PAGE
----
The research also points to benefits such as improved sleep because of the impact going barefoot has on our circadian rhythms and the vagus nerve, which runs from the brain to the colon. It is the autonomic nervous system’s largest nerve and is crucial for heart, lung, and digestive system function. One study found grounding was associated with increased vagal tone in pre-term infants. In adults, another study found it reduced inflammation and improved blood flow after just one two-hour session.
In Chihuahua, Mexico, the Indigenous Rarámuri or Tarahumara are known for their ability to run long distances barefoot in ways that have stunned professional runners and scientists alike. But scientists are beginning to figure out why running barefoot may be more effective and healthier than running in shoes.
Traditional Chinese Medicine advocates for this, too, as it is believed that walking barefoot allows pressure points to be stimulated that may bring balance and healing to all parts of the body.
The problems with shoes
A 2019 study found that cushioned-sole shoes may be more damaging to feet than no shoes at all. That study, published in the journal Nature, concluded that the energy that moves up the leg is three times greater in cushioned shoes than in no shoes.
Daniel E. Lieberman, the Harvard evolutionary biologist behind that study and another one a decade earlier that also pointed to the detrimental effects of shoes on joint health, says there could be a connection to increases in joint issues. According to Lieberman, the rates of arthritis in the knees have doubled since World War II. That’s when cushioned soles became more commonplace.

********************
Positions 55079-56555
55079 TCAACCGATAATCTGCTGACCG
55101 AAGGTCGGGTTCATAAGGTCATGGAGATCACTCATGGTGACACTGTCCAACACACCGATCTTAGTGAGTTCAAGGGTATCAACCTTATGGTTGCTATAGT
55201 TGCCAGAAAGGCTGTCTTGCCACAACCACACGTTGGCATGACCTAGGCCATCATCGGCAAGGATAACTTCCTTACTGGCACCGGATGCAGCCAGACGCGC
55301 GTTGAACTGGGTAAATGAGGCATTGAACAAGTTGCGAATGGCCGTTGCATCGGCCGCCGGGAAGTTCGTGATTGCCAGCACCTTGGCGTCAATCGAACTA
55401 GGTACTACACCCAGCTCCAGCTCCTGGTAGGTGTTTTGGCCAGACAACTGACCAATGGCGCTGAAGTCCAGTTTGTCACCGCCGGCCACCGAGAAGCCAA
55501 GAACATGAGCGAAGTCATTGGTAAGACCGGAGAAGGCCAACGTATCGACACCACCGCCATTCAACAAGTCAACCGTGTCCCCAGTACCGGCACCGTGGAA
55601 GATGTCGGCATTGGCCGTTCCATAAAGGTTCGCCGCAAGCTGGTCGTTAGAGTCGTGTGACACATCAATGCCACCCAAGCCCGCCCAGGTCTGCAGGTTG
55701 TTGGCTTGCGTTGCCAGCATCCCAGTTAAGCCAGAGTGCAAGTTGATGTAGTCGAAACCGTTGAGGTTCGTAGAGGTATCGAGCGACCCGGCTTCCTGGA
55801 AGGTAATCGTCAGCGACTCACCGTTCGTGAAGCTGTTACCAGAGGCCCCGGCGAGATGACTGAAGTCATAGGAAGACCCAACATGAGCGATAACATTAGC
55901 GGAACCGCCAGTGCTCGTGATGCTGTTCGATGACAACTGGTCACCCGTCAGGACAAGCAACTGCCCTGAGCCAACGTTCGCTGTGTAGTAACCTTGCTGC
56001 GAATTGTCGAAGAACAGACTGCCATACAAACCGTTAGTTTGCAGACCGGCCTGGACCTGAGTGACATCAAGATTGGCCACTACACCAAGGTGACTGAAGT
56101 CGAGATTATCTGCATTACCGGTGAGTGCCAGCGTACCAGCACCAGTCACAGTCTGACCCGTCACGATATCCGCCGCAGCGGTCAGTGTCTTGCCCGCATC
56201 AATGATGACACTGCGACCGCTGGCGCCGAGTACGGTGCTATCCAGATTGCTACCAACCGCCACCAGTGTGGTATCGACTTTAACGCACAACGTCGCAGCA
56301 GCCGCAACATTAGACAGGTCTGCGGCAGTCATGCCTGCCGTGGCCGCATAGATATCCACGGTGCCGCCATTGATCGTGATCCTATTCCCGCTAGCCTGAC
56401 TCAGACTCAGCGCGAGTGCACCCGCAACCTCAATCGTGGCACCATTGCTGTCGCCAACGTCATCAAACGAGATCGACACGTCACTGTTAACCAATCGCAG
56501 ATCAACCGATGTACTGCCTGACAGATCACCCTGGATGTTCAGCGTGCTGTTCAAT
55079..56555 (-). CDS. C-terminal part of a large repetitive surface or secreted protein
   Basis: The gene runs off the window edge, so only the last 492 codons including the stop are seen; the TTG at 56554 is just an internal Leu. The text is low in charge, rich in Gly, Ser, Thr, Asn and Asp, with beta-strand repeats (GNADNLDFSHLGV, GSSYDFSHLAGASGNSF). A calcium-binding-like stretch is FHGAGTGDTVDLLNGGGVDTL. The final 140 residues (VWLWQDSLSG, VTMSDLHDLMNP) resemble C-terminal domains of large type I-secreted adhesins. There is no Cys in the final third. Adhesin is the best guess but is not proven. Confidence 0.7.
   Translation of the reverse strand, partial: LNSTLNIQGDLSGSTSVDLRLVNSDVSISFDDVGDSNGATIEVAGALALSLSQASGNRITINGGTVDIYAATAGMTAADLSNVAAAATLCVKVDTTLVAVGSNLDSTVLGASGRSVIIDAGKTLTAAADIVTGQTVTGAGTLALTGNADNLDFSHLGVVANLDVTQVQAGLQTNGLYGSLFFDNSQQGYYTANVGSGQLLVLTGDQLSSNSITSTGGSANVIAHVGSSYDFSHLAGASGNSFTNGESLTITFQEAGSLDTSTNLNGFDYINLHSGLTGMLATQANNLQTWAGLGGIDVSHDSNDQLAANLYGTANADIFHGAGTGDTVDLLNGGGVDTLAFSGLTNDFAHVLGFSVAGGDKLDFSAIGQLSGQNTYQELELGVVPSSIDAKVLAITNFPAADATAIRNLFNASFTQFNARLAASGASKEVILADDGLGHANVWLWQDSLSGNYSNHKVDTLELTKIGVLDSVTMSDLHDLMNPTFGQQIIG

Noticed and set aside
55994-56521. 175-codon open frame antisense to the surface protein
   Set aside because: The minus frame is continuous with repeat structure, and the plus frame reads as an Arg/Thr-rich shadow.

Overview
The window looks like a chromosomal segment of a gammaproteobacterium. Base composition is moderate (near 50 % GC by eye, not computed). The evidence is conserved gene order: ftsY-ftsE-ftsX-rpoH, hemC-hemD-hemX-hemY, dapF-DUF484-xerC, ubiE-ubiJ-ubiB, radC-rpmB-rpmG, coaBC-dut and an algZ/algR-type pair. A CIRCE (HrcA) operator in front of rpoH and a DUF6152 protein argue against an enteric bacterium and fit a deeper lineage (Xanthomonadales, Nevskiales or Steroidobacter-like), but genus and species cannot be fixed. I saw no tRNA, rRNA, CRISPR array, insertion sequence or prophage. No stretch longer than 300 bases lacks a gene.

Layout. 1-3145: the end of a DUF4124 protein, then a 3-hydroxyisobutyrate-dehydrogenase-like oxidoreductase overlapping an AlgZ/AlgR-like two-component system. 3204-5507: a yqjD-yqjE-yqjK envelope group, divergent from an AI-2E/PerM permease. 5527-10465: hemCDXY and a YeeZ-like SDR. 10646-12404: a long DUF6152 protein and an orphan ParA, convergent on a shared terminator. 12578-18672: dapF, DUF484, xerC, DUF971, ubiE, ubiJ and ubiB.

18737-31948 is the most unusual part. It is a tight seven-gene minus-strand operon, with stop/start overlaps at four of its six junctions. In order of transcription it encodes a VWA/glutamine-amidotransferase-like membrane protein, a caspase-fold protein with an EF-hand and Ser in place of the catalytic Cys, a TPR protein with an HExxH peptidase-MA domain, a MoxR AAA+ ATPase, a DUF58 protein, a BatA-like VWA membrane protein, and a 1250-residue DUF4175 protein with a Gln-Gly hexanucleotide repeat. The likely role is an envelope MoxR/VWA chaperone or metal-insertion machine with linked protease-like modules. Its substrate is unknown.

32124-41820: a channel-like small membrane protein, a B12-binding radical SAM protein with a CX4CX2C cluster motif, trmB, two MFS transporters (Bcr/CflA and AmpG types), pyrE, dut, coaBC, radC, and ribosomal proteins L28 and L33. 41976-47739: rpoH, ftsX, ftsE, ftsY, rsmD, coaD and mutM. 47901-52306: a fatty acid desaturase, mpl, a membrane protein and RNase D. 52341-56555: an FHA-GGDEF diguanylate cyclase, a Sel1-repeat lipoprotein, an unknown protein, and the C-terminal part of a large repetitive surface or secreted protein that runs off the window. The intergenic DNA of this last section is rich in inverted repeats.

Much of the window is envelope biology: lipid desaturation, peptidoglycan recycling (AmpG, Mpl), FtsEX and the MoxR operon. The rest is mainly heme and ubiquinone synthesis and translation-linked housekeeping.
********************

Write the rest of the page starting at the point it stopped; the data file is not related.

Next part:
Lieberman is not anti-shoe, but he says the impact of footwear is not fully understood, especially when the average human will take millions of shod steps in a lifetime. Another issue may be that of balance, especially in older adults. Feet lose sensitivity as we age and coupled with not going barefoot enough could increase the likelihood of falls.
“If your feet can’t sense what’s going on on the ground, maybe you’re more susceptible and more vulnerable [to falls], and shoes may be a part of that,” Lieberman says. “If we can give people’s brains, their reflexes, more information, that might help them.”
Lieberman’s research found that even heavily calloused feet don’t inhibit the sensations and benefits of being barefoot. “Essentially, the hard surface of the callus transmits mechanical force through the foot to the nerves deep inside the skin equally well as an unprotected sole,” reports Scientific American.
From a sustainability perspective, there’s reason to leave the shoes, off, too, namely, to make them last longer. There are more than 20 billion pairs of shoes produced every year, and 35 percent of those are made from unsustainable materials like PVC and EVA, creating millions of pounds of waste that can’t be recycled and takes decades, if not centuries, to break down.
A number of companies are creating more sustainable footwear than ever before, using biodegradable materials such as plants and fungi, but they haven’t yet reached mass scale.
There are hosts of other health issues associated with shoes, too, including corns, blisters, and even ingrown toenails that can come from ill-fitting footwear to more severe issues like bunions and neuromas that may require surgery. The complex design and individuality of feet make them a challenge for scientists and doctors to fully understand, and that makes even the most advanced footwear at least a step behind the science.
But what is clear, according to Lieberman, is that there’s still much more to learn about feet and footwear. “I find it unimaginable to be barefoot in the middle of Europe in the Ice Age,” he says, “but then again, all the other animals in Europe during the Ice Age were barefoot — so maybe our cousins, the Neandertals, were able to handle it just fine.”